The Way It Was

Mom’s sib­lings made sure sum­mer hol­i­days were full of mirth and mer­ri­ment

Our Canada - - Features - by Elaine Durst, Kelowna, B. C.

My grand­fa­ther loved to tease. It must have been his Ir­ish her­itage—al­though he was born in In­dia, he was the youngest son of an Ir­ish fa­ther who was serv­ing in her Majesty’s 39th Reg­i­ment as a sergeant in In­dia. Grand­fa­ther would speak Hindi, which we didn’t un­der­stand of course, but would “in­ter­pret” into the wildest of tales.

I must say, though, the most fun came from my mom’s sib­lings, my Aunt Mary and my Un­cle Ron. Aunt Mary lived a ru­ral life on B.C.’S Cortes Is­land, where we en­joyed many sum­mer hol­i­days. Un­cle Ron, the youngest of the clan, hosted fam­ily re­unions at his home in Pen­tic­ton, B.C. Both had lots of zany ideas to keep us kids busy. As we got older, the ac­tiv­i­ties aged ap­pro­pri­ately along with us, and al­ways in­cluded the adults as well.

On Cortes, we would en­joy evenings of stoop tag, or a game of base­ball on the cow­pie-filled field, which ne­ces­si­tated some pretty fancy foot­work. While sleep­ing up in the hayloft, we’d lis­ten to the night sounds and let our imag­i­na­tions run wild.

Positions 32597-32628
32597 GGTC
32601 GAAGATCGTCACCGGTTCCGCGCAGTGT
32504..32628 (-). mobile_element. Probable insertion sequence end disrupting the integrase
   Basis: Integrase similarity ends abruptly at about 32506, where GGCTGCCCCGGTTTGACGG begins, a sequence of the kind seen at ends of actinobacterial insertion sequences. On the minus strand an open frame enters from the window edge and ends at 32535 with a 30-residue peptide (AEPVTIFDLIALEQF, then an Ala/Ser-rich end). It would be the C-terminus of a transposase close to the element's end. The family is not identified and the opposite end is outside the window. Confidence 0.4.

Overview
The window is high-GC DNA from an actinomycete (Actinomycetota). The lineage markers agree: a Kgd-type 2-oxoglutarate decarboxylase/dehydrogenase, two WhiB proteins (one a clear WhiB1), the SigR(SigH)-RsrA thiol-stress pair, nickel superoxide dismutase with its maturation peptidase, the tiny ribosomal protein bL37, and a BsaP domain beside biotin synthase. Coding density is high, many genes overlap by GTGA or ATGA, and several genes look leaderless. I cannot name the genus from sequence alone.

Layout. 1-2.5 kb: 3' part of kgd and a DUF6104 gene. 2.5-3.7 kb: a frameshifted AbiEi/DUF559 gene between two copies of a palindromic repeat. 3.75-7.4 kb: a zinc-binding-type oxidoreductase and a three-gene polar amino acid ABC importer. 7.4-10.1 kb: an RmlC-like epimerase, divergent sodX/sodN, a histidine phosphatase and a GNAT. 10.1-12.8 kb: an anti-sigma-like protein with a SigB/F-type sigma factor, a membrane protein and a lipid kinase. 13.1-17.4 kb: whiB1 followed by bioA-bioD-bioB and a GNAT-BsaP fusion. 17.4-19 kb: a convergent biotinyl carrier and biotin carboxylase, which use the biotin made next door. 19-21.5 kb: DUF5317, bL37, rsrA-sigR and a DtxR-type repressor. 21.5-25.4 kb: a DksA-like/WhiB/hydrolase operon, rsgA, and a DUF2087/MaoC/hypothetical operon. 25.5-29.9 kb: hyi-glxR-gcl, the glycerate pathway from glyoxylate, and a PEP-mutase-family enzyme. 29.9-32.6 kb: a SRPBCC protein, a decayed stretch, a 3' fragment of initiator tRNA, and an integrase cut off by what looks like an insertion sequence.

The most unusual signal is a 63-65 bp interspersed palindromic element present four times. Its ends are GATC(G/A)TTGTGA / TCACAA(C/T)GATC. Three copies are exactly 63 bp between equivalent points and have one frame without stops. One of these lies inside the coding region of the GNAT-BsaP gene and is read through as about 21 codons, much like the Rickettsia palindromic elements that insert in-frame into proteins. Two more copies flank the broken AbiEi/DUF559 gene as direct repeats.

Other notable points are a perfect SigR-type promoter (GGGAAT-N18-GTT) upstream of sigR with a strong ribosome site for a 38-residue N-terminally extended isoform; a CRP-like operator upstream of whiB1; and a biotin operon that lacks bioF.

There were Satur­day night dances, where a log­ging truck would pick us up and trans­port us across the is­land. As only three peo­ple could fit in the cab of the truck, heavy timbers, run­ning the length of the truck bed, were se­cured to the bunkers that nor­mally car­ried logs. We’d all sit back-to-back on each side of these “tim­ber seats.” Place­ment was ex­act to make sure chil­dren who were ac­com­pa­ny­ing their par­ents had a seat be­tween two adults who could hold on to them. Once un­der­way, the sing-along would start as we trav­elled the nar­row road.

In Pen­tic­ton at the fam­ily re­unions, we’d en­joy lake­side ac­tiv­i­ties at Skaha or Okana­gan Lake, de­pend­ing which way the wind blew.

Weiner roasts were held around the back­yard fire pit, which al­lowed lots of time for rem­i­nisc­ing. The fam­ily re­unions al­ways wound up with a huge spaghetti feed—un­cle Ron’s spe­cialty.

Sev­eral years af­ter our last fam­ily re­u­nion, my hus­band and I trav­elled from Alberta and took our chil­dren camp­ing along the Sim­ilka­meen River. We in­vited Un­cle Ron and fam­ily to join us. He sug­gested that he pre­pare a big spaghetti sup­per for us that could be re­heated over our open camp­fire. We agreed and when ev­ery­one was ready to eat, Un­cle Ron said he had to check the sauce one last time. As he bent over the fire, he popped his false teeth out and into his hand to bet­ter taste the sauce. Our kids had never seen such a thing and sat bugeyed un­til we all started laugh­ing. That was a typ­i­cal Un­cle Ron joke.

We’re of­ten told that laugh­ter is the best medicine. I have a large store of happy mo­ments to draw on for belly laughs when I re­call fun times with fam­ily and friends.

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